Tuesday, March 31, 2015

Joan Of Arc Threatened Good Christians With Murder

Joan of Arc

Excerpt: "A truce with England during the following few months left Joan (of Arc) with little to do. On 23 March 1430, she dictated a threatening letter to the Hussites, a dissident group which had broken with the Catholic Church on a number of doctrinal points and had defeated several previous crusades sent against them. Joan's letter promises to "remove your madness and foul superstition, taking away either your heresy or your lives."[51]"

Alan: I admire the Hussites and have Moravian friends - in particular a black physician friend who is unusually dedicated to The Common Good. Given the tenor of the times, I understand Joan of Arc's presumption that God had authorized her to "take away their heresy or their lives." That said, in the larger scheme of things, Joan's threat is, by any substantive moral measure, a menace of murder.

Hussism organised itself during the years 1415–1419. From the beginning, there formed two parties.
The moderate party, who followed Hus more closely, sought to conduct reform while leaving the whole hierarchical and liturgical order of the Church untouched.
The more radical party[clarification needed] identified itself more boldly with the doctrines of John Wycliffe, sharing his passionate hatred of the monastic clergy, and his desire to return the Church to its supposed condition during the time of the apostles. This required the removal of the existing hierarchy and the secularisation of ecclesiastical possessions. The radicals preached the "sufficientia legis Christi"—the divine law (i.e. the Bible) is the sole rule and canon for human society, not only in the church, but also in political and civil matters. They rejected therefore, as early as 1416, everything that they believed had no basis in the Bible, such as the veneration of saints and images, fasts, superfluous holidays, the oath, intercession for the dead, auricular Confessionindulgences, the sacraments of Confirmation and the Anointing of the Sick; they admitted laymen and women to the preacher's office, and chose their own priests. But above all they clung to Wycliffe's doctrine of the Lord's Supper, denying transubstantiation, and this is the principal point by which they are distinguished from the moderate party.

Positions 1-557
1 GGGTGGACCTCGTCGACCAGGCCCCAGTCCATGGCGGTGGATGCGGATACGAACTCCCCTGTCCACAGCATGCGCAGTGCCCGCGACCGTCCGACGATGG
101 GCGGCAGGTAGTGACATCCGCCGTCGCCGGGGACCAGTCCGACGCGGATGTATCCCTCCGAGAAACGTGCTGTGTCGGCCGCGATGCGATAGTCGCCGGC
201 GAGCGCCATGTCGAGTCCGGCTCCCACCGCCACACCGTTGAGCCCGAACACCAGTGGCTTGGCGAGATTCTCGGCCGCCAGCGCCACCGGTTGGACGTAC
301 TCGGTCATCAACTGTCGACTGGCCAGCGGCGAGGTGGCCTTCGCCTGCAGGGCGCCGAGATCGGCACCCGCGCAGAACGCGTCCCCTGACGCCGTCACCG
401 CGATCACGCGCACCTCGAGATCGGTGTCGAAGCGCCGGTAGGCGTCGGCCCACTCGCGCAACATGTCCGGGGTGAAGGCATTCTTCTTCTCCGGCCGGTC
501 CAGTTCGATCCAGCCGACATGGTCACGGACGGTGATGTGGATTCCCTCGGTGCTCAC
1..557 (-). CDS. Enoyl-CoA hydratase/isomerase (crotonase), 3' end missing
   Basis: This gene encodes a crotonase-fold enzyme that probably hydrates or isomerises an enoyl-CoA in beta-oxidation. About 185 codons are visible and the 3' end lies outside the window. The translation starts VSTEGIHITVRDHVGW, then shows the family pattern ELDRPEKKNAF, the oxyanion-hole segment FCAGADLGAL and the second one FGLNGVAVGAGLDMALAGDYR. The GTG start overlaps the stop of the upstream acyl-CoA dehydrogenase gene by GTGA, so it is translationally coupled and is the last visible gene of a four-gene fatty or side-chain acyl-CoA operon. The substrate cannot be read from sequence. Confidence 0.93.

The Four Articles of Prague[edit]

The programme of the more conservative Hussites (the moderate party) is contained in the Four Articles of Prague, which were agreed upon in July 1420, and promulgated in the LatinCzech, and German languages. The full text is about two pages long, but they are often summarized as:
  1. Freedom to preach the Word of God.
  2. Celebration of the Communion under both kinds (bread and wine to priests and laity alike).
  3. No secular power for the clergy.
  4. Equal punishment for the mortal sins without considering the social position of the criminal.

"Good Romans" Considered Jesus' Torture Necessary For Imperial Safety

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